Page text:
Video: Rescuers Rush To Remove Turtle with Net Wrapped Tight Around Throat

Combined Shape

There’s nothing quite like seeing dolphins jumping or spotting whales in the ocean while at the beach. Whether you’re there for sport or sunbathing, the sand and sea offer many fascinating encounters.

Despite people’s amazement over the vast array of flora and fauna, they aren’t always the most careful about picking up after themselves and leaving the beach cleaner than they found it.

Plastic trash that finds its way into the ocean wreaks havoc on its inhabitants. You’ve probably seen the videos: birds and other critters with six-pack rings around their necks and sea turtles with plastic straws up their noses.

Turtles are one of the easiest-going creatures of the sea and though their shells protect them from many things, they’re still vulnerable. When they’re hatchlings they try to make it to the ocean and grow up without being snapped up and when they’re adults they can fall prey to whale attack.

US Chamber of Commerce Defies Biden, Calls for Termination of Weekly Unemployment Perk

But one thing their shells can’t protect them from is humans. Littering is a big issue, but so is being caught in fishing nets.

According to the Sea Turtle Conservancy, over “250,000 sea turtles are accidentally captured, injured or killed by U.S. fishermen” every year. Almost every aspect of ocean fishing threatens them, whether it’s getting snagged on hooks or tangled in lines and nets, turtles have to be very careful.

Since they’re air-breathing animals, unlike fish, they can’t stay underwater without surfacing for air. When they get tangled in nets or other debris, serious problems can occur.

Have you ever rescued an animal in need?

The few that end washed up on shore are generally exhausted and in dire straits, but thankfully there are still some good people out there looking for them.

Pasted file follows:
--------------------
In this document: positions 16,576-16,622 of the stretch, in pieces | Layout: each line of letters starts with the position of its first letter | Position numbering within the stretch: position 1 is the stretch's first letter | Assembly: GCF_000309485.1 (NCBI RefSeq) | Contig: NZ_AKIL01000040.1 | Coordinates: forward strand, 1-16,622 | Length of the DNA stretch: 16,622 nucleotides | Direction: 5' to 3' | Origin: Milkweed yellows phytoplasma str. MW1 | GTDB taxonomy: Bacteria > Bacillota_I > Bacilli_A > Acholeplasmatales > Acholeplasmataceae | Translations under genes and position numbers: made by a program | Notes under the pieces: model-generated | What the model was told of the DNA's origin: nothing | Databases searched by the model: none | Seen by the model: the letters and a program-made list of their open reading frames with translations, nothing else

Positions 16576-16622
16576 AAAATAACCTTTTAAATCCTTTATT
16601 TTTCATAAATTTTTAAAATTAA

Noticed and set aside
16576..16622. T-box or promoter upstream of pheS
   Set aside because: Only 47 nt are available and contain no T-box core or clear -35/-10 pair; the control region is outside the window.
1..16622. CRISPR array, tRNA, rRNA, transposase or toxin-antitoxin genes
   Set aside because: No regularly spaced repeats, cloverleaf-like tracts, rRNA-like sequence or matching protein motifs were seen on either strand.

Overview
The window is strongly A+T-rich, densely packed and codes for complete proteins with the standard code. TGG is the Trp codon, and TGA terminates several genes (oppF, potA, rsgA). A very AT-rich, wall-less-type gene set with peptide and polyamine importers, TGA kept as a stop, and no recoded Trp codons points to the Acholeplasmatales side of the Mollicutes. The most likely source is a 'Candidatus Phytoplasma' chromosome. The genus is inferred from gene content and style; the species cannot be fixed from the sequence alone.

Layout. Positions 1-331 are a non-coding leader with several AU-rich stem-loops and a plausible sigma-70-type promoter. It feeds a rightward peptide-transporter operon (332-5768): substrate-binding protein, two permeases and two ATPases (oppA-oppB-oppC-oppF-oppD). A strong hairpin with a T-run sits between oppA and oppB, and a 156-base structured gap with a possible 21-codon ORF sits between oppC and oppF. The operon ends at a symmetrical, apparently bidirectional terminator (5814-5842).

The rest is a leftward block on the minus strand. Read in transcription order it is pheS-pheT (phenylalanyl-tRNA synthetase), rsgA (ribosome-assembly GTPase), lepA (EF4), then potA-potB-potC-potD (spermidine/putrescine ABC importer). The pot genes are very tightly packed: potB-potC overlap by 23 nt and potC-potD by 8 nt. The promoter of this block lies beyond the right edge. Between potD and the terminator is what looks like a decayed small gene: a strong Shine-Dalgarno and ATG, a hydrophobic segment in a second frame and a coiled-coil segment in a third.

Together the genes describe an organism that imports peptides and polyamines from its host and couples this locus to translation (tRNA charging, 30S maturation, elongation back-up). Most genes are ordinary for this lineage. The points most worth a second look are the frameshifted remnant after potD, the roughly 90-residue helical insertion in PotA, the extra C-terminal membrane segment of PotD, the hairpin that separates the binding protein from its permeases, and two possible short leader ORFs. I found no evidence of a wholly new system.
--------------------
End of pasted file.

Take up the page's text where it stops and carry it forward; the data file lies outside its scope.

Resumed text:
While it’s generally best to leave the heroics to animal specialists who are trained to work with these animals, sometimes time is of the essence and the situation is dealt with by laypeople.

Take this group of men, for example. They stumbled upon a turtle who was hopelessly entangled in a large net. He seems to have been there for a few days but was still fighting to get free.

They had knives with them and worked hard to cut the turtle free.

Tennessee Man Finally Reunites with Dog Missing for Over 4 Years: 'One of the Best Moments of My Life'

When they cleared all the visible tangles, he still wasn’t taking off, so they flipped him over and realized the net was tangled all around its neck and flippers.

They freed the turtle and took him a little farther out into the water so he could propel himself back to safety — and hopefully stay far, far away from fishing nets in the future.

Truth and Accuracy

Submit a Correction →

We are committed to truth and accuracy in all of our journalism. Read our editorial standards.

, , ,
Amanda holds an MA in Rhetoric and TESOL from Cal Poly Pomona. After teaching composition and logic for several years, she's strayed into writing full-time and especially enjoys animal-related topics.
As of January 2019, Amanda has written over 1,000 stories for The Western Journal but doesn't really know how. Graduating from California State Polytechnic University with a MA in Rhetoric/Composition and TESOL, she wrote her thesis about metacognitive development and the skill transfer between reading and writing in freshman students.
She has a slew of interests that keep her busy, including trying out new recipes, enjoying nature, discussing ridiculous topics, reading, drawing, people watching, developing curriculum, and writing bios. Sometimes she has red hair, sometimes she has brown hair, sometimes she's had teal hair.
With a book on productive communication strategies in the works, Amanda is also writing and illustrating some children's books with her husband, Edward.
Austin, Texas
Languages Spoken
English und ein bißchen Deutsch
Topics of Expertise
Faith, Animals, Cooking